We should therefore ensure that we behold, embrace and safeguard the Friends of Windhoek, both those we have found here as a new Council, but also those that we create and secure through conscious efforts to build networks and relationships of mutual benefits.

As with our assets, the Friends of Windhoek,we must resist the temptation of losing public assets in making way for individual thirst for profit.

We must not follow the horrible example of the losing of our national assets, such as SME Bank and Air Namibia, by central government.

There is nothing inspiring about the closing down of Road Contractors Company, another national asset, to make way for profit-thirsty individual tenderpreneurs.

As Council,we should take note of the recent events surrounding the beloved Sam Nujoma Stadium, a stadium which not only carries many memories, but which represents hope for many previously disadvantage youth who through sports,are exposed to a positive life prospects.

The negative sentiments surrounding the Stadium is something we take seriously and with a commitment that we will not allow our assets to spiral down a path of depreciation and devaluation.

I visited the said stadium this morning and intend to develop a strategy to ensure that the stadium reclaims its former glory and not follow the unfortunate path of the Independence Stadium.

We simply cannot follow the same path. It is for this same line of thought that we must protect and resist the attempt by some to take away the communication license that the City lawfully obtained from the Communications Regulatory Authority (CRAN) in terms of the Communication Act (Act No 8 of 2009).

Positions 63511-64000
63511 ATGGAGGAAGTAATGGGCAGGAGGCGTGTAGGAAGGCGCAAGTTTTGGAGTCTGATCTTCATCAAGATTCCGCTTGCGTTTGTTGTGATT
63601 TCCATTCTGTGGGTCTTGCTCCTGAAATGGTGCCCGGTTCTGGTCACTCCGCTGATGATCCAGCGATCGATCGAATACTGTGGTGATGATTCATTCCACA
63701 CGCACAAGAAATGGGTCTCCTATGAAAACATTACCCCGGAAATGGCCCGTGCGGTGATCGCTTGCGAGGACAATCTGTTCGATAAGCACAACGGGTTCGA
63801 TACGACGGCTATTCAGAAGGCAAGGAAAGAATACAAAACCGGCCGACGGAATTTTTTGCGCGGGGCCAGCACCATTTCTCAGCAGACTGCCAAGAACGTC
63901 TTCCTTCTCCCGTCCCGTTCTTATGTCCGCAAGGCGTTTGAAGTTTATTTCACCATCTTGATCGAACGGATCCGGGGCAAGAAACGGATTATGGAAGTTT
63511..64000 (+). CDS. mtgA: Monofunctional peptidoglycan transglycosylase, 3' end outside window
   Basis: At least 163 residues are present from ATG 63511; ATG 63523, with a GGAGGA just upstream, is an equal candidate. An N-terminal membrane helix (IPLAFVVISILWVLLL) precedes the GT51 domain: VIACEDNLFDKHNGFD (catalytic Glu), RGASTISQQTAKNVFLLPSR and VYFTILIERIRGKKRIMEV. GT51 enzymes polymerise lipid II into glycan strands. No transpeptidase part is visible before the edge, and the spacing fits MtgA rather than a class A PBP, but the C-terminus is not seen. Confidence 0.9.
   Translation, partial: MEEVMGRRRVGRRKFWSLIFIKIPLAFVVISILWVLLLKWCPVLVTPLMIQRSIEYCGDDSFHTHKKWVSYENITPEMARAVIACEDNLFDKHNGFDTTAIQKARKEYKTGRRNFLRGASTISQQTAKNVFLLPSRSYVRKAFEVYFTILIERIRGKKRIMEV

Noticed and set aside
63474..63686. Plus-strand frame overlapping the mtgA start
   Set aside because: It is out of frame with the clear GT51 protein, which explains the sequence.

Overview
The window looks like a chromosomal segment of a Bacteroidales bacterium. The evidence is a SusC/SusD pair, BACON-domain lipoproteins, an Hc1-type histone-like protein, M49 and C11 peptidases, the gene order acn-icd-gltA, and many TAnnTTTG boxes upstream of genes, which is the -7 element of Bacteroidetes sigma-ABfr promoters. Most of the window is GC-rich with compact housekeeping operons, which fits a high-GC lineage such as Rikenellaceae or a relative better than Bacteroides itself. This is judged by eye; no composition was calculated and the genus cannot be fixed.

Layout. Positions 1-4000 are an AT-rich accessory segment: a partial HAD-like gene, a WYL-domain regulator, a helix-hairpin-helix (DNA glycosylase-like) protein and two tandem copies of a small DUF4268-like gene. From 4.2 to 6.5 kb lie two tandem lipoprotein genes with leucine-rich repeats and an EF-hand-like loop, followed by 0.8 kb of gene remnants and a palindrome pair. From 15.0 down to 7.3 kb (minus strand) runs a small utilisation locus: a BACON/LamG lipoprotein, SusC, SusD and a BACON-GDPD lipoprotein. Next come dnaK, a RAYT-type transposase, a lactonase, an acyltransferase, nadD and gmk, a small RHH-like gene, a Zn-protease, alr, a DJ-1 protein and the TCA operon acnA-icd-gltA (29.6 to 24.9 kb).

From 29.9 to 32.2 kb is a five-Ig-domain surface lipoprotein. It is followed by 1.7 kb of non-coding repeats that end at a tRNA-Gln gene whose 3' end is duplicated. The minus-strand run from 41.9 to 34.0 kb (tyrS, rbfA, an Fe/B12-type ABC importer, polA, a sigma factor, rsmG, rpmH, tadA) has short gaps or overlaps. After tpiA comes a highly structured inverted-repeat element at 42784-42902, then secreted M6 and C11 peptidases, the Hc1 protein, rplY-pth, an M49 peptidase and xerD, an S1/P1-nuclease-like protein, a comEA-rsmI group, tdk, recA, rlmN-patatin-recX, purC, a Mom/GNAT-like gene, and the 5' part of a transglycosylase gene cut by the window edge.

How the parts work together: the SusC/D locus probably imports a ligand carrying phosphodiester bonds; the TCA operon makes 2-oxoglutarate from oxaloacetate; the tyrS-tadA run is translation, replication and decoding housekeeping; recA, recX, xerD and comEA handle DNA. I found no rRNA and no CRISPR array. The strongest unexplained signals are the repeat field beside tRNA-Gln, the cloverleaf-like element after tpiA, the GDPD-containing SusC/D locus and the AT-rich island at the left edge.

Those opposed to this license, for flimsy reasons motivated by thirst for profit and individualism, argue that it is not in the mandate of the City to possess this license.

Although our lawyers will advance the legal arguments in Court where our asset is being challenged, it is important to reiterate that the license is an important asset for the City and finds sanctuary and fortification in section 30 (1) (u) (z) (ab) and (ae) of the local authority act.

These wide provisions and that of other laws, permits the City to possess, commercialize, establish, and do anything necessary or conducive to the exercise of its powers and performance of its duties.

We must not lose our assets; if anything, we must acquire more assets to serve the masses of our people.

We cannot follow the paths of ‘de-asseting’ government. Namibia is now a Country without a national airline, without an accredited national stadium and with a national broadcaster on life-support.

We call on all those in a position to change the current trajectory of our Nation,to place themselves second and begin to place the Nations interest first and foremost for future generations.

To the Friends of Windhoek, our assets, we treasure and value you. We will not let you suffer and do not let us suffer.

We drink from a wisdom cup of Professor Sesanti to be one another’s keeper by helping one another out in times of hardship and protect one another when our lives are threatened.

We are with you, we thank you, embrace you and promise to safeguard you. In our journey and resolve towards development and improving the livelihoods of our residents, we cannot do without you. We thank you. Let’s do this. We can do this. We got this!! I thank you.